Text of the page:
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Easter in Mallorca

family making tipical Mallorcan cookies

Enjoy an Easter week of tradition, flavour and culture.

With the coming of spring and its pleasant temperatures, the Easter week festivals also arrive. This is a time of tradition, gastronomy and popular culture.

These festivals have a strong family character, with gatherings around the table, with lots of traditional dishes whose recipes have been passed down for centuries and even today maintain their culinary prestige.


Easter in Mallorca is closely associated with religious celebrations, and processions fill the streets of many places on the island.

One of the most revered is the procession of the Crist de la Sang (Christ of Blood), which passes through the old part of Palma on Holy Thursday. The Holy Thursday procession in Felanitx is also very special.


mallorcan procession


The Davallament (descent from the cross), which is celebrated on Good Friday in various locations, is also very well known. The best known and most recommended are the ones in Pollença, Sineu, Felanitx and the Santuari de Lluc monastery.

Finally, the Encuentro is celebrated on Easter Sunday. This recreates the moving reencounter between the resurrected Christ and his mother. After the Mass that follows this liturgical performance, families typically enjoy frit de Pascua (a traditional Mallorcan dish of lamb offal fried with garlic, peppers and other vegetables) or hot chocolate with ensaïmada pastries. At around 12:00 there is a concert by the band and then the joyful music of Els Salers. This is a group of young people dressed in white shirts with colourful scarves around their necks, who go through the old part of Felanitx playing music and inviting people to the dance that they will hold the following Sunday. In their songs they compliment people while at the same time begging for empanadas, rubiols…




Here is a verse as an example. We hope you can forgive our poor translation, but we think it will help understand the meaning.

“Si teniu ous i botelles

de mistela i de bon vi

es paner podeu omplir

fins q rebenti d’estelles”



If you have eggs and bottles

of good strong wine

you can fill the basket

until it breaks into splinters


After the processions, another very significant celebration is the Pancaritats. On the second day of Easter, it is traditional to climb on foot to sanctuaries and hermitages and once there, to eat the typical pies and sweet dishes made at this time.

The team at Inturotel recommends the celebrations in Felanitx for their proximity and festive atmosphere and the quality of the staging of the representations.

We will be delighted to help you organise your visits so that you can take original and authentic experiences with you as a memento.


Traditional gastronomy

As in the rest of Spain, Easter traditions in the Balearic Islands are shaped by the Christian calendar. During Lent, eating meat is forbidden on Fridays. But with the arrival of Easter, the fasting ends and it is typical to celebrate in style. Mediterranean cuisine excels during these days with exquisite dishes.

Being Mediterranean, on Easter Sunday we like to get together as a family around the table for some delicious freixura or frit de Pascua. This is a version of the classic frit mallorquí where the pork is replaced with lamb. It is specially flavoured with lemon zest and fresh fennel stalks.


Baking is also very typical in these days. Panades, the stars in these festivals, are savoury pies that are normally filled with lamb or turkey with peas and spicy sobrassada sausage. Cocarrois, which are not as typical of these festivals, are made from the same dough but have an elongated shape and are filled with vegetables, raisins and pine nuts.


Tipical Majorcan pastry


Among sweet pastries, crespells and senyorets stand out. These biscuits are made with lard and are shaped like stars, flowers, hearts, etc. and are sprinkled with icing sugar. The delicious rubiols, made with soft flour dough, are shaped like crescent moons. These are normally filled with jam, cottage cheese, creme patissiere or candied pumpkin among other fillings.


Tipical Majorcan Easter sweet


When researching the origin of these sweet dishes, history leads us to the Middle Ages, although experts do not agree on their origin, which could be with Jews in Spain or Sephardic Jews. One argument against a Jewish origin is that some people consider them to be a Turkish dish that was added to Sephardic cuisine after 1492, when the Spanish and Portuguese Sephardim settled in Turkey.

You can find the recipe for crespells along with a video of how to make them in our Crespells Recipe post from 8/4/2020.


Finally, one of the typical sweet dishes that should not be missed in Easter week in the Balearics are confits or peladilles, pastel-coloured sugared almonds. The members of the brotherhoods or penitents (known by very different names depending on the town or village: “encapironats” “cucues” “carapunats”…) from some fraternities give out confits, peladilles and other sweets to children and people they know during the processions.


colored Majorcan sweets


This is how we enjoy Easter week in Mallorca, and at Inturotel Hotels & Resort, we invite you to discover the most authentic and traditional side of our island and enjoy it with us.

We are waiting for you!

Inturotel Hotels & Resort


A walk along the coast
A walk along the coast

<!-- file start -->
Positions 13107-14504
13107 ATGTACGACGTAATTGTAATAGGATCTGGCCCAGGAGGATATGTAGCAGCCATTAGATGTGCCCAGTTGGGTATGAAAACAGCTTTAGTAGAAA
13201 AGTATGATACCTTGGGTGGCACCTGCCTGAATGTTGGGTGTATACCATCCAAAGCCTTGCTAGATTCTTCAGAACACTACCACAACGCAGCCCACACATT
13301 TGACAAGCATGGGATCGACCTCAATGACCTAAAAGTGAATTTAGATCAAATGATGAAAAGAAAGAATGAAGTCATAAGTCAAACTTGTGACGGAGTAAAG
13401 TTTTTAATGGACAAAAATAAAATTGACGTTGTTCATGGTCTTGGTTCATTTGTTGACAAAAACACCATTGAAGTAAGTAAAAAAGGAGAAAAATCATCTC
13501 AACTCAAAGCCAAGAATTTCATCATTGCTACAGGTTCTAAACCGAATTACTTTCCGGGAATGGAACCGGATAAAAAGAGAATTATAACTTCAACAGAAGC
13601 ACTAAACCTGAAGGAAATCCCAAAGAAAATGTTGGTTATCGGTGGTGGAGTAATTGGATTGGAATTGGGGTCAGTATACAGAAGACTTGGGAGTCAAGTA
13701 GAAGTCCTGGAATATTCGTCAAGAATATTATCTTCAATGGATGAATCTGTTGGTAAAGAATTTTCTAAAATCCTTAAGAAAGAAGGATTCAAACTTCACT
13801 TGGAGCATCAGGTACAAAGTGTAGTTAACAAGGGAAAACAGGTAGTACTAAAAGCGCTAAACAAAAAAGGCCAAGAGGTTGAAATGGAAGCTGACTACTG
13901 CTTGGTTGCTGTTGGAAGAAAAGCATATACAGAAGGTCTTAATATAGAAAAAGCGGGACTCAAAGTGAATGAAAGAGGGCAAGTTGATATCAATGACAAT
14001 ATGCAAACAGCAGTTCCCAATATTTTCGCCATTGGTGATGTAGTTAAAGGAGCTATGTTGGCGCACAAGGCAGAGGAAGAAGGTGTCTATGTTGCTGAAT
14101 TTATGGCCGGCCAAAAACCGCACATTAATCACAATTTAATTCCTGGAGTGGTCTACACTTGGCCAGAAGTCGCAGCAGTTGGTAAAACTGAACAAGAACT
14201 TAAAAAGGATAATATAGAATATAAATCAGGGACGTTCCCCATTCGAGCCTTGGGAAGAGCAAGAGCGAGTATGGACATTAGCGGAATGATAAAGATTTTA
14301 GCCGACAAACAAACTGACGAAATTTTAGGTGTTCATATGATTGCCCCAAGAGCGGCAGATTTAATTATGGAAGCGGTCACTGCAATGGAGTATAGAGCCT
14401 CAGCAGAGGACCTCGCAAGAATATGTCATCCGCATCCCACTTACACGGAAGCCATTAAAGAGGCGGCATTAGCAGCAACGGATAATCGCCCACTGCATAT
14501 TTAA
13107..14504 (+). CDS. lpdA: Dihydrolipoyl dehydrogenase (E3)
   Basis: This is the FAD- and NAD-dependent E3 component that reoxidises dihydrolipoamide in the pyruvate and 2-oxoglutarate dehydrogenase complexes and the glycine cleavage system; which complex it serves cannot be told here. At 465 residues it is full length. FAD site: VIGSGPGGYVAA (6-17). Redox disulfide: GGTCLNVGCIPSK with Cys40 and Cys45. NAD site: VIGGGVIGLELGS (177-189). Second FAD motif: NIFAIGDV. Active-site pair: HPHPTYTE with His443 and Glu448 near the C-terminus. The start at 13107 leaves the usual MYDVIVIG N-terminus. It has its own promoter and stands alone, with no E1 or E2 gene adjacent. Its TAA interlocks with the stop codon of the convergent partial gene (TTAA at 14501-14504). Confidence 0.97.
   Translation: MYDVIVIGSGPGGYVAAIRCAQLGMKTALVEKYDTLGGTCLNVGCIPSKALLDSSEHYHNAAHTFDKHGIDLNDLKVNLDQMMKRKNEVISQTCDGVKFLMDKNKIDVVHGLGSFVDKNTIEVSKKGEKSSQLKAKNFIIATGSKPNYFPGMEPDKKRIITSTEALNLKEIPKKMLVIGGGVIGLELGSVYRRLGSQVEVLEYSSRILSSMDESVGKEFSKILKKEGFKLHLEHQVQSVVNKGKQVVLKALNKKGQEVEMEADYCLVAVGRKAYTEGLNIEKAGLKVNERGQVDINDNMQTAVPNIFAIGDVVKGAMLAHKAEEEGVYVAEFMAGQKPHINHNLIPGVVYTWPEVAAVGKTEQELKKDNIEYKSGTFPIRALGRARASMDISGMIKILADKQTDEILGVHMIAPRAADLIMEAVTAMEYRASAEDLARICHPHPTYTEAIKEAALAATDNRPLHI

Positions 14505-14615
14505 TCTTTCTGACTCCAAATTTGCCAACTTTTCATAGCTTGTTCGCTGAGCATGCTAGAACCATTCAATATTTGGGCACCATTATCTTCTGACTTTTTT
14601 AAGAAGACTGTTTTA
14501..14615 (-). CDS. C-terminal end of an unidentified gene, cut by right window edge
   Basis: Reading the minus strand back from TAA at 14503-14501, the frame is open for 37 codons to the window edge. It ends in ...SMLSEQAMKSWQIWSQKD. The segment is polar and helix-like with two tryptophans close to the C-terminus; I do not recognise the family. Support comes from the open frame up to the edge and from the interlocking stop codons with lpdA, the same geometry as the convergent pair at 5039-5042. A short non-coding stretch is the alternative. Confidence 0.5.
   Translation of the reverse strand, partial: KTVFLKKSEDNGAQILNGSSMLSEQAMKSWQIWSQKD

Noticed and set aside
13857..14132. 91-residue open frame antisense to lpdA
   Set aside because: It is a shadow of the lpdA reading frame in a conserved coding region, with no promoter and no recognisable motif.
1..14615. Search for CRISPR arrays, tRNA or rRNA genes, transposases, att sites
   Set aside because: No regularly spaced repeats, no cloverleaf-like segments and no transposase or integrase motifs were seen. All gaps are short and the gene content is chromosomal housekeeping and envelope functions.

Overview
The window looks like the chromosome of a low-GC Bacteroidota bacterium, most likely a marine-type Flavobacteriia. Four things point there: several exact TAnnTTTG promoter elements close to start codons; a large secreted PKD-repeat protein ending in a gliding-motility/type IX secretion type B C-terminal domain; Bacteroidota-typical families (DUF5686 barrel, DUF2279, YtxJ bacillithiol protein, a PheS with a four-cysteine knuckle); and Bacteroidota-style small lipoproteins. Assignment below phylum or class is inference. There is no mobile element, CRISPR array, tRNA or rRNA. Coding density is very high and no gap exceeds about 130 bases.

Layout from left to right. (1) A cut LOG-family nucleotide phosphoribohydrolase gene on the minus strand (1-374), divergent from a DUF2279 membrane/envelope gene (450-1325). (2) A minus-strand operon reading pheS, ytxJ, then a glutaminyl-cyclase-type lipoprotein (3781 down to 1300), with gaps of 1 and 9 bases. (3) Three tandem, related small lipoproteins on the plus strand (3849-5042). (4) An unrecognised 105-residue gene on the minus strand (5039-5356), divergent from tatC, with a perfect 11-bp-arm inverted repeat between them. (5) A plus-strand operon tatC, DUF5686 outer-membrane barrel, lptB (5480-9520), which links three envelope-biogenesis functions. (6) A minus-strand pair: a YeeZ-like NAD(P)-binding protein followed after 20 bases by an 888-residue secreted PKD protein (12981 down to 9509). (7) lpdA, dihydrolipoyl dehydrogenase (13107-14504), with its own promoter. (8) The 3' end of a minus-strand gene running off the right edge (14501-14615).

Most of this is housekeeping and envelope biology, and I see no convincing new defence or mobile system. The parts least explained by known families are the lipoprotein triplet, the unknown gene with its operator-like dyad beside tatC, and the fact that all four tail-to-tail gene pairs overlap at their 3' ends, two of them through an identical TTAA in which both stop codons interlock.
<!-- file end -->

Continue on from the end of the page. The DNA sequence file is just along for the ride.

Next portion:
The walk (or run for those who are feeling energetic) starts from one of our hotels located in Cala d'Or, Mallorca. Walk towards Cala sa Nau until you reach the cycle path (if you’re coming from Sa Marina join the cycle path at the roundabout at the entrance to Cala d'Or next to the Cespa petrol station). From the other hotels head along Calle de s'Espalmador and, keeping to this street, continue until you reach the start of the cycle path that takes you to the Cala sa Nau/Cala Mitjana path. After approximately 1km turn right along an unpaved track towards Cala Mitjana (cars are not allowed along here). This track leads right to the cove. Once there, have a short rest and take in the extraordinary beauty of the landscape. In summer a ‘capfico’ (a dip in the sea) is a must, although you can also take one in winter. Sea lovers and swimming enthusiasts will not be able to resist the turquoise waters and will want to plunge straight in. If you have never tried cold water swimming, we would encourage you to give it a go. It’s a very special experience.     Did you know that swimming makes up happy? The relaxing sensation of the water against our bodies reduces stress and releases powerful endorphins that improve our wellbeing. So, leave your worries behind and take a dip in one of the world’s clearest seas.   After your rest continue along the route towards Es Puntàs and Es Cossi, two stunning sites along this coastal terrain. Take a cobbled path that runs parallel to the left of the cove (avoid the paved road as it’s private and you might get told off). The next section takes you over the rocks (it can be a bit uncomfortable so we recommend wearing trainers with a thick sole or walking boots) heading east until you see the impressive hole of Es Puntàs crag. This is a very popular spot with rock climbers. The coast between Cala Serena and Cala sa Nau is a top spot for those who do psicobloc, also known as deep-water soloing, and in spring and summer you’ll see people doing it. Young people who are fans of this extreme sport come from as far away as the United States and Australia to do this type of free climbing. It is very dangerous and has resulted in a number of deaths. The pioneer and person responsible for naming the sport was the Mallorcan Miquel Riera. He made this type of climbing fashionable among his acquaintances from all over the world. The Mallorcan pop group Antònia Font dedicated a song to him.       The island has excellent climbing training centres if you want to give it a go or improve your technique so you can climb in uniquely beautiful natural settings. We recommend you do not climb alone, always let someone know where you are going to climb and take all safety measures. Mallorca is a paradise for adventure sports such as scuba diving, kayaking, caving, snorkelling and climbing.     Geology This coastline is formed of karst platforms that originated under the sea during the Tertiary Period, some 10 million years ago. Along the low stepped cliffs, sea erosion has created areas of smooth rock covered by sea water. The area closest to Cala sa Nau has an almost lunar landscape, with large formations of marés sandstone (ancient mangrove swamps) containing fossils of shells and other living creatures trapped in time.       Flora Although the coast is hit by heavy storms from the east during the winter months and conditions for plants are tough due to the salinity of the environment, you can see true survivors such as saltpetre, sea fennel,  juniper trees (one of the native trees that is most resistant to the salt thrown at them by the easterly storms) and a few small pine trees that are reminiscent of Japanese bonsais because the wind and salty water stunt their growth, sculpting them into unusual forms.     Fauna If you are a nature lover, we recommend taking binoculars on the walk. Look out for the flight of the cormorant (Phalacrocoracide) coming and going from its home in the cracks in the rocks, the colourful bee-eater (Merops apiaster), the majestic Eleonora’s falcon (Falco eleonorae) and listen out for the song of the blue rock thrush (Monticola solitarius). The walk takes you through cultivated fields and pine groves where you might see red-legged partridges (Alectoris rufa), Eurasian hoopoes (Upupa epopos), European goldfinches (Carduelis carduelis), red kites (Milvus milvus) and great tits (Parus major). Some migratory species can only be seen in certain months. If you’re lucky you might even get to see dolphins when the sea is calm (the best time is the early morning or evening).     Toponomy Some points of interest are Es Cossi, Es Puntàs, Sa Cova de Cala sa Nau and Forat d’en Mengo. The latter is only visible from the sea and is highly recommended as a kayaking trip. For more information check out our adventure sports partner:   Head towards Cala sa Nau leaving Es Puntàs on the right with its majestic window out on to the sea. Soon you’ll see Cala sa Nau in the background. Walk near the sea over the rocks. We recommend following the red trail left on the rocks by walkers (if you stray from this path the rocks become very sharp and walking is very uncomfortable).   A surprise awaits you on the walk that will take you right back to prehistoric times on our island. You can see the funerary hypogea or burial caves at Cala sa Nau. Archaeologists cannot agree on their date, but it would appear that they are from the Pretalayotic period (between the 3rd millennium BC and the end of the 2nd millennium BC). The Pretalayotic period is the name given to the first cultural manifestation of prehistoric society on the Gymnesian Islands (as Mallorcan and Menorca were known before the Roman conquest). You’ll find the burial chambers on your left right at the end of the path. Then have a final dip in the waters of the cove or sunbathe on the warm sand and enjoy a few moments of relaxation. We recommend avoiding the hottest months of the year and the middle of the day. The route is ideal for walking between October and May and is best done in the morning.   The return route is straightforward along a paved track towards Cala Ferrera-Cala d'Or and then retrace your steps along the route you have just taken to return.     We hope you enjoy your walk. Remember to leave nature as you find it and take any rubbish home with you in your rucksack. Musical recommendation to accompany the walk: Antònia Font ‘Un Minut Estroboscòpica’.